How to Build a Popsicle Stick Bridge

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Building popsicle stick bridges is one of my favorite activities to do in my spare time. I have built many popsicle bridges over the years, and love coming up with new designs. A huge focus of my bridges is designing blueprints that are easy to build and structurally sound at the same time. You can purchase many of my plans and blueprints in my store.

Design the Bridge

To start building a popsicle bridge, first you need to come up with a design. Sometimes aspects of the design are set for you if you are building a bridge for a school project or a competition. Often the length of the bridge, as well as how many popsicle sticks you can use are defined by the rules you have been given. Other things, however, are up to you.

If you are just starting out building model bridges, I would recommend you use one of the three most common truss designs. These are the Howe Truss, the Pratt Truss, and Warren Truss. Each of these are very strong designs. Once you have picked out a design, then you can draw out your design to life size on paper, you even draw it out on the computer. The blueprints I have for sale have done all this work for you, and allow you to focus on building the bridge without worrying about how to design a bridge.

Build the Bridge

Now you are ready to build your popsicle stick bridge. Choose your popsicle sticks carefully, because when you buy them from a store some of the sticks in the package will be no good. Choosing a glue to use is also important. Often what I do is build each side of the bridge individually and then join them together. When you are joining the sides, be sure to make the bridge perfectly vertical. If the bridge is leaning at all, then it will be much weaker. I always include lateral bracing to make my bridges stronger.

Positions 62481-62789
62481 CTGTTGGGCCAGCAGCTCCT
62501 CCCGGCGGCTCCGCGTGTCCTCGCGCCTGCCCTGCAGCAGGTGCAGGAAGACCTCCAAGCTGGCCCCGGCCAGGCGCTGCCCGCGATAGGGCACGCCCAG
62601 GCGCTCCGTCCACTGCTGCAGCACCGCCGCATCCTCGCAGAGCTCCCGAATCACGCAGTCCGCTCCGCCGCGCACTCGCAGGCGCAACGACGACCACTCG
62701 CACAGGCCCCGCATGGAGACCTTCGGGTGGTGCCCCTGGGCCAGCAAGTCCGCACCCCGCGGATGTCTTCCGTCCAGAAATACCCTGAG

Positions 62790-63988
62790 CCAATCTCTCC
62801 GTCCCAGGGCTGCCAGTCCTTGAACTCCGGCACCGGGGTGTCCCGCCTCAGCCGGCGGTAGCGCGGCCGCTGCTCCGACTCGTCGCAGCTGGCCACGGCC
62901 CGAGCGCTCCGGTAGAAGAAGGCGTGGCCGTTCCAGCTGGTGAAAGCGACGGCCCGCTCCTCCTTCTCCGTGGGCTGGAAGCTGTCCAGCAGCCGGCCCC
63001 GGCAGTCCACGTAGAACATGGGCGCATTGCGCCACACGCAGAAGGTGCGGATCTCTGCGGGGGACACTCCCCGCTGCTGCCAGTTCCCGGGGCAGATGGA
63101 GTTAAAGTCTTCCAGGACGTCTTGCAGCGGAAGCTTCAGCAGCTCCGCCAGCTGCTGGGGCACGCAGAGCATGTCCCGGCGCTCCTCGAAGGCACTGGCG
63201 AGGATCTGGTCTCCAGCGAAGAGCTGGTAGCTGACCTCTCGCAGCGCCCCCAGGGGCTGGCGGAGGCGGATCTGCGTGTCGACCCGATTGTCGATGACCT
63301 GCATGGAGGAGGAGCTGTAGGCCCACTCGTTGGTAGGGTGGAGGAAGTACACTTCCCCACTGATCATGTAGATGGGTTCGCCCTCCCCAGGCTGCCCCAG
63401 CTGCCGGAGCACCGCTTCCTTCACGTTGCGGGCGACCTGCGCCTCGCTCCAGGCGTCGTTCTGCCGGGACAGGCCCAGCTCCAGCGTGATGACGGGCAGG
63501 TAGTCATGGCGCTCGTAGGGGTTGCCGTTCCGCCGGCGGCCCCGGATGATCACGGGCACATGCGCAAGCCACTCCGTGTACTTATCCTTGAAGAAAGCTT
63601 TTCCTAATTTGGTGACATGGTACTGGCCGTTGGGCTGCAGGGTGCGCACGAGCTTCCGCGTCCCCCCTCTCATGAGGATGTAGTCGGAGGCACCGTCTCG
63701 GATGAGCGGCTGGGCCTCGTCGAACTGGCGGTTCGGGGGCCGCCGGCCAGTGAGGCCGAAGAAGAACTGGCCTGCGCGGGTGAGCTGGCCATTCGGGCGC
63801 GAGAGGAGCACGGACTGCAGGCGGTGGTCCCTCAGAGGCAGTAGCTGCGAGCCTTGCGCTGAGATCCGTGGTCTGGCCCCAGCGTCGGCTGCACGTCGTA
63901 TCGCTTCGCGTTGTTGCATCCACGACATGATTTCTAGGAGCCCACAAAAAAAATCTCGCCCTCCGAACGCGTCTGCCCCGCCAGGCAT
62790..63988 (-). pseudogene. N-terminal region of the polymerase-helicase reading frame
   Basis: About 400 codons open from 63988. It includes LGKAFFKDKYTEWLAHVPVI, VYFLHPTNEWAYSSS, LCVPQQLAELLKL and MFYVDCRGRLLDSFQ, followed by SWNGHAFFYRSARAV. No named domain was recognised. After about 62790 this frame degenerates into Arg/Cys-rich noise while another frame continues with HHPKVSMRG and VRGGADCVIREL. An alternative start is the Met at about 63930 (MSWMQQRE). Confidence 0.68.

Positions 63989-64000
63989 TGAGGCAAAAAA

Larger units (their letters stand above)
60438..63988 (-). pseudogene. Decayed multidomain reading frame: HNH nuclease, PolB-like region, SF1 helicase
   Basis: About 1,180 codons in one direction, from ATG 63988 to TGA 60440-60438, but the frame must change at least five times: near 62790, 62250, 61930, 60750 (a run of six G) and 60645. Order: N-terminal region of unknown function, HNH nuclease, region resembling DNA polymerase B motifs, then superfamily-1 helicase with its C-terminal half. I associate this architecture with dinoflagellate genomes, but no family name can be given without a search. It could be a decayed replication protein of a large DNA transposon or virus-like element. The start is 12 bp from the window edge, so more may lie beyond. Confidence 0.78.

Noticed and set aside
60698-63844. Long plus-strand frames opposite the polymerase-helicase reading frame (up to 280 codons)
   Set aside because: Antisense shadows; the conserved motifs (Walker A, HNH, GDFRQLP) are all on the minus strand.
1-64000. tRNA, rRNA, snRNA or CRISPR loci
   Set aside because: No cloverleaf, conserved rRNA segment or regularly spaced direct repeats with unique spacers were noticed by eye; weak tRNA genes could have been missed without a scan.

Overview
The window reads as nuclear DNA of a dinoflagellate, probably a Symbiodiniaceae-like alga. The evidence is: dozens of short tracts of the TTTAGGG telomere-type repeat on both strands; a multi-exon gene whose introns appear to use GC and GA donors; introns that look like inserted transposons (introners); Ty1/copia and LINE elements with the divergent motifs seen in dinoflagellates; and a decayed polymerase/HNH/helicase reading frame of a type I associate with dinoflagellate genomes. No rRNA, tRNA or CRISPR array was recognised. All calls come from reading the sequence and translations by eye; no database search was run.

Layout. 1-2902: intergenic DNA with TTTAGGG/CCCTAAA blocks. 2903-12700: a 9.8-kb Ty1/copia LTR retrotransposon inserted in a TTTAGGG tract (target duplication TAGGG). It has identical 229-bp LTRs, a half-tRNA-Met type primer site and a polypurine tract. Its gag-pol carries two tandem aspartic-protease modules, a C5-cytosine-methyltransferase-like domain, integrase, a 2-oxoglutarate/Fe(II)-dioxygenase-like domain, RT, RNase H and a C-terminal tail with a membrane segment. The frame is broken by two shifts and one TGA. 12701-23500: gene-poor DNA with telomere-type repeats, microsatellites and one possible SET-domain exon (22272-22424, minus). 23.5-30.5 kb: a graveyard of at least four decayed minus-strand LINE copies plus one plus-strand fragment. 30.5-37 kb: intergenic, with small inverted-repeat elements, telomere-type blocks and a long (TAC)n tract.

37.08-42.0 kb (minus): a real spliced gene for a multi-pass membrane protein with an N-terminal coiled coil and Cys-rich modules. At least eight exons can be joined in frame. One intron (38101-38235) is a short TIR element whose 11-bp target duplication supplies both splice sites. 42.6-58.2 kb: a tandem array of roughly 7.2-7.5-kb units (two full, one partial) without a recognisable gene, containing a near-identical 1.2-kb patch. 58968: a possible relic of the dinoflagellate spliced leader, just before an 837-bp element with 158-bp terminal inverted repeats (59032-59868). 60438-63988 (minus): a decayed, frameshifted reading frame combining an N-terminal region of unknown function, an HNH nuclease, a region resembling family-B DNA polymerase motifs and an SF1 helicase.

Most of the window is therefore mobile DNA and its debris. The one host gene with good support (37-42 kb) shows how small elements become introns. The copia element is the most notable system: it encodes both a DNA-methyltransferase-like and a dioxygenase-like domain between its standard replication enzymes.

After you finish your bridge completely, wait enough time to allow the glue to dry completely before you test the bridge. Sometimes you will want to test the bridge immediately, but your bridge will not hold as much weight if you test it before the glue has cured. Be sure to take pictures of your popsicle bridge and send them to me! I would absolutely love to see photos of the bridges you have made. In fact, I have a photo contest going on for the month of January, so be sure to check that out.

Test Your Popsicle Stick Bridge

Testing a popsicle bridge is perhaps the best part of making a bridge. I think so, that is. Perhaps it is something inherent in a boy’s nature to want to see things break and explode, I am not sure. I do know that I love testing my bridges to failure not only to see them fly into millions of pieces, but also to get an efficiency score and to learn how to build a better bridge. You can learn a lot more about testing model bridges on my Testing Tips page.

Testing the Warren

20 thoughts on “How to Build a Popsicle Stick Bridge”

  1. help im in yr 7 and got to build a bridge holding 25kg or higher and it cant weigh more than 200 grams plus it all needs to be of paddle pop sticks

  2. this was helpful for me because we have a project in stem class and we need to build a bridge made of popsicle sticks

    by the way if u dont know what stem class is its basiclly a tech class but for 7th graders

  3. Do you have any bridges that have these standards?
    Height: between 3-5 inches
    Width: 1-3 inches
    Length: 18 inches
    Max weight 175 grams.
    Glue and popsicle sticks only.
    Has to hold at least 25 pounds

  4. I having trouble making a popsicle sticks and toothpicks. I need it to be 25cm long and 5 cm thick while only using 20 popsicle sticks and 22 toothpicks. Can anyone help me out?


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